A great example is the magic used in Laini Taylor’s Daughter of Smoke & Bone series. The chimaera can resurrect their dead, but must pay a tithe with their own suffering. Alternately, a great tech example is those damn dilithium crystals from Star Trek. Sure, the crew had some amazing tech at their disposal, but the Enterprise was virtually worthless without its power source.


Having a cost for power makes things harder for your characters. It creates tension, and that will—wait for it—fuel your narrative.


Magic’s Flabby Belly and Nagging Cough


Realistic magic, like technology, has unexpected consequences. Think about the automobile. It’s a wonderful invention that lets us cover the distance between Point A and Slot B in a matter of minutes. Wonderful, right?


Except it’s not without problems. We once walked that same distance, and now we don’t. Guess what? Now we have a serious obesity problem. Oh, and those cars emit all manner of pollution into the air. So, sure, we’re fat and it’s hard to breath, but by gawd we’re going places fast!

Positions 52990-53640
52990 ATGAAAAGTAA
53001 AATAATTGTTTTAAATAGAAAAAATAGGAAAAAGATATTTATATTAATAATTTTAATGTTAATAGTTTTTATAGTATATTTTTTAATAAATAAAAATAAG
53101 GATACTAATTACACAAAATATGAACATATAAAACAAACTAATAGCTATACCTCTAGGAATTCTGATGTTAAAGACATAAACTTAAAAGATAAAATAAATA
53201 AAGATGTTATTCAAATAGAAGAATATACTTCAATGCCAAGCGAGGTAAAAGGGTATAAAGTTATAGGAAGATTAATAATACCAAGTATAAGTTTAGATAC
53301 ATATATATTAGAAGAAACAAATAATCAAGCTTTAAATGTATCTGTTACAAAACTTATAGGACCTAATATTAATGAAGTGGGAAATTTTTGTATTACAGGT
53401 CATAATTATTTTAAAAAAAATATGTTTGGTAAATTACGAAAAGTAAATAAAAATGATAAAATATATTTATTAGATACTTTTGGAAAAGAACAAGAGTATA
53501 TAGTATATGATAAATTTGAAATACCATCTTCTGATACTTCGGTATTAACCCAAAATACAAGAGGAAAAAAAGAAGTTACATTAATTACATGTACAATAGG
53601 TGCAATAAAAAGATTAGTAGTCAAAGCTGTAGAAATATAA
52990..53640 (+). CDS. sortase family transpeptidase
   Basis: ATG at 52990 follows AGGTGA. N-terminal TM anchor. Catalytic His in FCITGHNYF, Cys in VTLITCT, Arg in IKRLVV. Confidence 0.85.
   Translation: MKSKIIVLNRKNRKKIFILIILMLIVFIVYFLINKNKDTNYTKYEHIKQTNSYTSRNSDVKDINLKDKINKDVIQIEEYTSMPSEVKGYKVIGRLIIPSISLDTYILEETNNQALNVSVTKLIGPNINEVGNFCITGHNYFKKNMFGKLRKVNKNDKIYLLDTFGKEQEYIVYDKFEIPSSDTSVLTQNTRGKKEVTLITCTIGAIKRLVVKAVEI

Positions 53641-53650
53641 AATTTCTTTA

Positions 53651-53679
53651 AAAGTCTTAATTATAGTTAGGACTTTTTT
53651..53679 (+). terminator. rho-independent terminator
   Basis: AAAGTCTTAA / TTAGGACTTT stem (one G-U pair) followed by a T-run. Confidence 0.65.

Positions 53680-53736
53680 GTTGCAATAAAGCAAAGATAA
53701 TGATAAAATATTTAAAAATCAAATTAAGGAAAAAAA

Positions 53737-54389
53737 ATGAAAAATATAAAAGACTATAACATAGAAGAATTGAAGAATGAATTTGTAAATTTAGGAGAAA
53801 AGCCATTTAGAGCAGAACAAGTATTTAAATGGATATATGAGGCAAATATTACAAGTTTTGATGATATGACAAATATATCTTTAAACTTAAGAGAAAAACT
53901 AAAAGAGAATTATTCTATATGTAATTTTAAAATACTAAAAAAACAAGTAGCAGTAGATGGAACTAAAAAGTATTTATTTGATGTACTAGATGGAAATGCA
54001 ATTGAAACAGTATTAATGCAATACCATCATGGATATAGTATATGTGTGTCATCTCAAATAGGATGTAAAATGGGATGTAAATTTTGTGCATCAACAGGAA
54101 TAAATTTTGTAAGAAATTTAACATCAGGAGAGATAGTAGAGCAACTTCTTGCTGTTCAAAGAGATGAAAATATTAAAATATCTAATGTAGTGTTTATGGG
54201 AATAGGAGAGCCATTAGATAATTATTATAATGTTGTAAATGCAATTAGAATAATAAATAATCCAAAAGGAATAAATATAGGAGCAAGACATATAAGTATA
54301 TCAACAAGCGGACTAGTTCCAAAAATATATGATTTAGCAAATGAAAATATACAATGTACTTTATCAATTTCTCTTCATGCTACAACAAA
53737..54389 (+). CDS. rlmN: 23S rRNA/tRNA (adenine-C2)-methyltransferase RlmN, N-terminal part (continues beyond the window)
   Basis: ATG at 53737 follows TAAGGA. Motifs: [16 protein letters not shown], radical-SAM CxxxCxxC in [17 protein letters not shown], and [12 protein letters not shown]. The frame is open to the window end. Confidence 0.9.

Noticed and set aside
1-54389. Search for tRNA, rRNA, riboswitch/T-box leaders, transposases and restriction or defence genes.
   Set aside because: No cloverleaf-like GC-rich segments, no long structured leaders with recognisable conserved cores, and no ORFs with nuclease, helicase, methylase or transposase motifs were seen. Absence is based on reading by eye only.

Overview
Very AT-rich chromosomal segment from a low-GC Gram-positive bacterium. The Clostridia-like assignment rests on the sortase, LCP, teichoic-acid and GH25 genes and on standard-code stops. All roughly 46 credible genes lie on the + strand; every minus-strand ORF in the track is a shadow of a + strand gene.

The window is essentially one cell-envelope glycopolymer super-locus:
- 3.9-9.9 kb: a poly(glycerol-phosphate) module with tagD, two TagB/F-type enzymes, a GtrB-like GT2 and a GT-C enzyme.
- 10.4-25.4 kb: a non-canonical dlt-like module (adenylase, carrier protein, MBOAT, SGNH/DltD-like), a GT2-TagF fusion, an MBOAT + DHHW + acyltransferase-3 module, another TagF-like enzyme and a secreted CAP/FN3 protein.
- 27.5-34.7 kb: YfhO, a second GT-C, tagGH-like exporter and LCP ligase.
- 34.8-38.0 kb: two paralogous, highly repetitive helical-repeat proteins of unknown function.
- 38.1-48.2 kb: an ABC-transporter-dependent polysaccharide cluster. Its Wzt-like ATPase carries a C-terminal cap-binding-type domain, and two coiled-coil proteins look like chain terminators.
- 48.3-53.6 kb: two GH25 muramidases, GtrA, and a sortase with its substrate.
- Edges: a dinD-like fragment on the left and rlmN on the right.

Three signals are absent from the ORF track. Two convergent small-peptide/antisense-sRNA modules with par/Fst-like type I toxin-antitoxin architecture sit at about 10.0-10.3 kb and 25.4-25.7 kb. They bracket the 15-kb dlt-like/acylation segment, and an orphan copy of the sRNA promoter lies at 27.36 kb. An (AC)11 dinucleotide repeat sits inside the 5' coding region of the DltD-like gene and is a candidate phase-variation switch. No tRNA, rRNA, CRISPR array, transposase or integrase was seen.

Think of your magic in the same regard. If your character has the ability to teleport, give that power some unexpected consequences. Maybe she pops out of her clothes every time she teleports. Maybe she teleports every time she gets physically excited, making it impossible for her to get past the foreplay stage of intimacy. Maybe the process of teleporting scrambles her neural pathways, affecting her memories. Maybe on an emotional level it makes her unable to face even the slightest of conflicts. Why confront problems when you can simply blink away?


All Your Home Base Are Belong to Us